As more enterprises move their workloads to the cloud, gaining visibility into both application and data traffic is becoming a top priority, but enterprises can’t meet this priority.
This is according to new research from Ixia, a monitoring company under Keysight Business, and Dimensional Research, which found that eight out of 10 companies increased their cloud workloads in 2018, but only 20 percent of respondents felt their company was able to “accurately” monitor these environments.
Of this perplexing paradox, Scott Register, VP of product management for cloud and security at Ixia, said “We live in a world where cloud is the new normal, but we’re still learning what the new normal means when it comes to visibility, security monitoring, and application performance monitoring.”
Dimensional Research conducted a survey, sponsored by Ixia, of 338 IT professionals from organizations ranging in both size and industry. Forty-one percent of those surveyed were from large organizations, 45 percent from mid-size companies, and 14 percent from small companies. These professionals were responsible for the operation, security, development, deployment, and management of cloud applications or infrastructure.
According to the report, companies are aware that increasing visibility into these environments would enhance their business value — 99 percent of respondents saw a direct link between the two. And this is a problem for companies: 87 percent of respondents felt that this lack of visibility was likely hiding security threats, and nearly half felt it has led to application and network performance issues including outages and the inability to deliver against SLAs.
Respondents also said a comprehensive cloud visibility service could help them identify performance degradation and the source of malicious traffic, detect indicators of compromise, monitor traffic at links to network, and load balance monitoring tools.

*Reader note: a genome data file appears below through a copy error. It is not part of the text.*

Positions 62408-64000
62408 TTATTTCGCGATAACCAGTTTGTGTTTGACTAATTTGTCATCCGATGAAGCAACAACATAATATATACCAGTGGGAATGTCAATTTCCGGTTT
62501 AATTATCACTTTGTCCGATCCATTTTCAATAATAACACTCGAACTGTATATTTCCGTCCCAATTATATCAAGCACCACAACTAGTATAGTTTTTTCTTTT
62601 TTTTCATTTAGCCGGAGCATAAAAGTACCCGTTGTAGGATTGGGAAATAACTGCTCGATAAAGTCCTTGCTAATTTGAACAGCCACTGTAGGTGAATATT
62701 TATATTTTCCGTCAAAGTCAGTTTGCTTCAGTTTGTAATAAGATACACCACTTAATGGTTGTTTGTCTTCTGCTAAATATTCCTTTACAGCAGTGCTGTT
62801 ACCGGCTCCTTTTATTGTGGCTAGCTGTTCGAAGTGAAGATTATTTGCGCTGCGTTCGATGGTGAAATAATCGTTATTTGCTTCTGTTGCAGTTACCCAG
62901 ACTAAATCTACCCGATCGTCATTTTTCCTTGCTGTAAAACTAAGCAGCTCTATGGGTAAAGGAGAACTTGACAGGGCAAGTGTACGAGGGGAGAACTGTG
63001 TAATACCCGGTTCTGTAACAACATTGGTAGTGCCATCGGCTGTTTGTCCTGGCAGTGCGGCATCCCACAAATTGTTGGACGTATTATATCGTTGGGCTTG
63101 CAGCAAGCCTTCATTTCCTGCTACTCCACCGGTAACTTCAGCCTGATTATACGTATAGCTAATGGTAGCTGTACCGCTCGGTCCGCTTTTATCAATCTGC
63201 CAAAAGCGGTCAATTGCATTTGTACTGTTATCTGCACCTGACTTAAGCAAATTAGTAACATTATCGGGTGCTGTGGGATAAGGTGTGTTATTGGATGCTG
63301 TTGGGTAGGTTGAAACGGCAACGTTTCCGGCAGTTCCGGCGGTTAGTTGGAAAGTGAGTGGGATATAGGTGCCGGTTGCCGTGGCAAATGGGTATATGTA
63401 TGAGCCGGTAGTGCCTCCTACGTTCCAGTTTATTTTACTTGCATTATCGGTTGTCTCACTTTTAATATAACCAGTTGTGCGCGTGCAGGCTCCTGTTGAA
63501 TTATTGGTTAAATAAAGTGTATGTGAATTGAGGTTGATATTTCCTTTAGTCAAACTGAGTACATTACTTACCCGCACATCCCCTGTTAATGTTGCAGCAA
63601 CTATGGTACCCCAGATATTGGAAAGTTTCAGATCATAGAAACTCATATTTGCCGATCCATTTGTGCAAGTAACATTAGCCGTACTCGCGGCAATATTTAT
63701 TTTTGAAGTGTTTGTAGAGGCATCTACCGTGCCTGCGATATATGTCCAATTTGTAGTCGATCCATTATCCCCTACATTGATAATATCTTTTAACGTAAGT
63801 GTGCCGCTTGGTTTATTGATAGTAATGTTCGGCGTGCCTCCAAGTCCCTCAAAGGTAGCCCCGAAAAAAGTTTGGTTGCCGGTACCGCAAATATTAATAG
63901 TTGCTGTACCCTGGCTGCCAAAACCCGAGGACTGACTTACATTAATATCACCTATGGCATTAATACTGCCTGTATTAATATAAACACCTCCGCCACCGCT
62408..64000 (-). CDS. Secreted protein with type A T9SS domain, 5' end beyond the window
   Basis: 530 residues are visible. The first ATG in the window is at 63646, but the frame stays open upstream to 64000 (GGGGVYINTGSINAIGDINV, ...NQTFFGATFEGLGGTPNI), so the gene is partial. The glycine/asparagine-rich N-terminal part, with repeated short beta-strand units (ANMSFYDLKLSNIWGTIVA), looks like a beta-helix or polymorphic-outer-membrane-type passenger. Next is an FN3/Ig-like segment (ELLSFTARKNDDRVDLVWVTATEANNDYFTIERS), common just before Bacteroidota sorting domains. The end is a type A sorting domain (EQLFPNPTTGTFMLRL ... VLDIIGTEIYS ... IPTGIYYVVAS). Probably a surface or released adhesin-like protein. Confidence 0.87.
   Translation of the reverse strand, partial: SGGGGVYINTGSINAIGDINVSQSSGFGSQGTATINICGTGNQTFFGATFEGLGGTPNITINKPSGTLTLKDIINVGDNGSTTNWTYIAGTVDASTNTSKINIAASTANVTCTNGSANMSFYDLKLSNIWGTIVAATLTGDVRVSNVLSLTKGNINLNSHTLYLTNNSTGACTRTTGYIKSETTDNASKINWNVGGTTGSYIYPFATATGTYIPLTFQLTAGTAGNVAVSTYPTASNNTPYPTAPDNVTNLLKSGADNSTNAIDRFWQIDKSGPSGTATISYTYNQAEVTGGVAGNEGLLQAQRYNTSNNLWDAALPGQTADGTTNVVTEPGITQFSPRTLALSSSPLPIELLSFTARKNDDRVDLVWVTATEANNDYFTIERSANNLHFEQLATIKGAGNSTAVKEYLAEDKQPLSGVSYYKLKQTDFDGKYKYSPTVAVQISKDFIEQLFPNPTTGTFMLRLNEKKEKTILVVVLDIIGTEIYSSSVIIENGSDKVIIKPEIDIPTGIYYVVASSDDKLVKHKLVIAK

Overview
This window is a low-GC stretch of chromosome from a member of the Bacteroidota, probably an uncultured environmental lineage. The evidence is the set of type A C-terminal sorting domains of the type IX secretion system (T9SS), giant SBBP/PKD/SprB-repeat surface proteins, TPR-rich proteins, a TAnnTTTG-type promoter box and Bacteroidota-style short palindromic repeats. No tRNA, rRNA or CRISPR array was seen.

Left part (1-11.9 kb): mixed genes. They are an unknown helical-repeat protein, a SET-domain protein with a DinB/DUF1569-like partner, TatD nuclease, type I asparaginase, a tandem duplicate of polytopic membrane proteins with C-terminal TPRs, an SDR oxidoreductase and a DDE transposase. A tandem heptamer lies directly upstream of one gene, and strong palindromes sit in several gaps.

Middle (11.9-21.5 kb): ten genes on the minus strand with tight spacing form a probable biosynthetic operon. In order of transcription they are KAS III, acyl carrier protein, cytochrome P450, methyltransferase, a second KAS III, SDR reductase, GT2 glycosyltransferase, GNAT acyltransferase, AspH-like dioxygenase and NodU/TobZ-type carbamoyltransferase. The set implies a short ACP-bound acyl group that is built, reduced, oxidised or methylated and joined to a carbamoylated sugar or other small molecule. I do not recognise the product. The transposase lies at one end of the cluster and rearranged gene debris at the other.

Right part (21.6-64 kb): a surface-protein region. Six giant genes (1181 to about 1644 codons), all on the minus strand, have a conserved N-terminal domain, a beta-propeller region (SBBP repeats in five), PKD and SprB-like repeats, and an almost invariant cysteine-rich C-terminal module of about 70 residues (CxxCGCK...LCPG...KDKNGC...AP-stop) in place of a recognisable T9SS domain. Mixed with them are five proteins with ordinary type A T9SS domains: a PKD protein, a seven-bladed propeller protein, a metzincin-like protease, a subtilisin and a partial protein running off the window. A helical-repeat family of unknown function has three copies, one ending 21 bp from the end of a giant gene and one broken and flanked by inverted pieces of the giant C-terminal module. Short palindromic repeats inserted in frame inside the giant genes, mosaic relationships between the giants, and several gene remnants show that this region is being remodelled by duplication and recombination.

The research also highlighted issues with the tools being used. Existing monitoring tools aren’t cutting it as 70 percent of participants said that monitoring the public cloud was more difficult than monitoring data centers and private clouds.
According to Register, cloud environments are hard to monitor because they are highly dynamic and users can deploy new infrastructure on demand at any moment. “Today’s workload can be scaled in or scaled out and look entirely different tomorrow. A monitoring solution needs to react autonomously to these changes,” he said. “Monitoring solutions must be able to correlate against higher-level metadata.”
To gain insights on cloud environments, Register said the most important thing is to ensure there are no blind spots: “That there is no critical data or communication in their public cloud deployment where a performance or security incident can occur which is not observed by the company.”
Survey respondents noted that they didn’t have enough data, specifically packet-level data, to sufficiently monitor the public cloud. Specifically, the professionals indicated that there was much more limited access to data packets in cloud environments than other environments.
Compared to 82 percent of respondents saying that they had sufficient data to monitor on-premises environments, only 15 percent said they had sufficient data to monitor the public cloud. This number was 55 percent for private cloud and 15 percent for hybrid-cloud environments.
This is a problem that respondents say having packet-level monitoring could solve. Eighty-six percent said that having this is important in network and application performance monitoring, and 93 percent said it is important for security monitoring as well.
Packet data can give insight into types of information that log data cannot. “You have to actually analyze the packets themselves to get a full understanding of events,” said Register. “Log data is like doing an investigation based on eye-witness accounts. It might do the job if it’s the best you can get. Working from packet data is like doing an investigation from a video recording. Details are apparent that would be missing or misrepresented using any other method.”